Yeah! That sounds like Pizza Bianca Romana. Excellent. I like the onion, potato and rosemary topping. Sounds great.
                James
                Pizza Ovens
                Outdoor Fireplaces

                Comment


                • #9
                  Re: 110% hydration pizza dough?

                  The "dough" and technique sounds like more of an extreme focaccia than pizza. My favorite focaccia is potato and rosemary so I am with you on that. I can't imagine a 100+% dough that would have any flow resistance or be able to "clean the bowl. The highest I routinely go is 85% for ciabatta and that is "interesting" but I have heard of people going as high as 95. However, I have to suspect they are sticking a lot of flour to the dough as they fold and work it.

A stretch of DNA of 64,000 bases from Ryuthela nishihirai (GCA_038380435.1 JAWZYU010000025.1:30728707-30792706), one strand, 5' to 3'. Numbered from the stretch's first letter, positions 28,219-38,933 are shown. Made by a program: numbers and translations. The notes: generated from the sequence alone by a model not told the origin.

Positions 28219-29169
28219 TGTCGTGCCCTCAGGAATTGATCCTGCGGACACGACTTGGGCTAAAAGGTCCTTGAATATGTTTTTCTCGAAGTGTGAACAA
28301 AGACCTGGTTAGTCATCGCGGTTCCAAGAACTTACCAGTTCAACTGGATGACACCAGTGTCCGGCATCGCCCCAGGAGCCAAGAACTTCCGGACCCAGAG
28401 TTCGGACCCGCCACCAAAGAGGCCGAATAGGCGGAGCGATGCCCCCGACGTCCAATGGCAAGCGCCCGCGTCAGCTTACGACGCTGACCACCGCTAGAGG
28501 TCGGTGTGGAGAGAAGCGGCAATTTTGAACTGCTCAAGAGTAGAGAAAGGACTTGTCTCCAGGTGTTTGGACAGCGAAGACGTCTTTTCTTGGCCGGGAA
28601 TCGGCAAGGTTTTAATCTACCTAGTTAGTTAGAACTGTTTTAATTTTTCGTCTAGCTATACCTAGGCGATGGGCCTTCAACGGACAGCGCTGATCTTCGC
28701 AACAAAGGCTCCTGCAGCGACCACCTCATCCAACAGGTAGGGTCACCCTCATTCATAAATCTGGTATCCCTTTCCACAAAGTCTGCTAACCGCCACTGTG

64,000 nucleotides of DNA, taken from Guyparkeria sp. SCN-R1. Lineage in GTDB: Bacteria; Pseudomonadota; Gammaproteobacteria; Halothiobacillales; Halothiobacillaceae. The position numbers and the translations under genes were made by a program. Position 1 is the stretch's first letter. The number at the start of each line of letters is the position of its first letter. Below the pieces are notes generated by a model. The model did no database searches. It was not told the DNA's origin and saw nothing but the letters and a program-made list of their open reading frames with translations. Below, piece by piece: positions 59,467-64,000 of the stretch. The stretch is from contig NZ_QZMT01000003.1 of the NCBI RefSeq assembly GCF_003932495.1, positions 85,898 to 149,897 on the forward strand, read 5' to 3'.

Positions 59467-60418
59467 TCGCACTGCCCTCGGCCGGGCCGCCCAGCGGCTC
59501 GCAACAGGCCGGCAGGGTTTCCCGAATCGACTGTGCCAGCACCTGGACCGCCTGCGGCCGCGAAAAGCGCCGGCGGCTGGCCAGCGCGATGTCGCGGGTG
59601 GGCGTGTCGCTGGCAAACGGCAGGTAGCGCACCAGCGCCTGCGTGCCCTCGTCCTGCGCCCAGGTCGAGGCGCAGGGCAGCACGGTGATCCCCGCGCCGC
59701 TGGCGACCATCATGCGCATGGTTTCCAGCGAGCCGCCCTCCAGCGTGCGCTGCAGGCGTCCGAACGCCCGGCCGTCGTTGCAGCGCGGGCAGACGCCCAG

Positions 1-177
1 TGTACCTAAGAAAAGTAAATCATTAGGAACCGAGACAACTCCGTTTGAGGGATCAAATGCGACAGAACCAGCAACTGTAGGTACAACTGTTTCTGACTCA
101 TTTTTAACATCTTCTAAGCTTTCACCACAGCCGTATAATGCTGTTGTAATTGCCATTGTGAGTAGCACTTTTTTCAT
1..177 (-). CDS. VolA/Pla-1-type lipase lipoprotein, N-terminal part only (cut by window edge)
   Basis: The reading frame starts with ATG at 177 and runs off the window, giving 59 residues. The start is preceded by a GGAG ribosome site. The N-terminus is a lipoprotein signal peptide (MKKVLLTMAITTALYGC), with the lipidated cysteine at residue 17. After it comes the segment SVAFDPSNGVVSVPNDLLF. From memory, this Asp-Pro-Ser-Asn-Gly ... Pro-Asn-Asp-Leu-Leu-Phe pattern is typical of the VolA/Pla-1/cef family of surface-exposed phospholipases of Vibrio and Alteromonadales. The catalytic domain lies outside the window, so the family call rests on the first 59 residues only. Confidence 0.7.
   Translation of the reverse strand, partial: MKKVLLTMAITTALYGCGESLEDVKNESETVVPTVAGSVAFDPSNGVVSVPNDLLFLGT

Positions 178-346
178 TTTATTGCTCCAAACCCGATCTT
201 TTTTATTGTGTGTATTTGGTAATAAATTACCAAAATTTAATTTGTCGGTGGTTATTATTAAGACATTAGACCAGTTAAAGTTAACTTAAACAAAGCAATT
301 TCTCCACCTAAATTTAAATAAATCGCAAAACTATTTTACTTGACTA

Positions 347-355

Send us a picture if you do it again!
                  Jay

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                  • #10
                    Re: 110% hydration pizza dough?

                    I will be making this again, probably soon... partly because it was quite tasty and partly for the challenge of getting a batter/dough of this hydration to "clean the bowl". I didn't think it would be possible but somebody made it happen -- see these pictures:

                    Sullivan Street potato pizza | The Fresh Loaf

                    My finished product looked very much like that depicted on this web site... but tasted much better!

                    p.s. the recipe overestimates the amoung of potato needed.

                    Comment


                    • #11
                      Re: 110% hydration pizza dough?

                      Hmmm... Interesting Brian!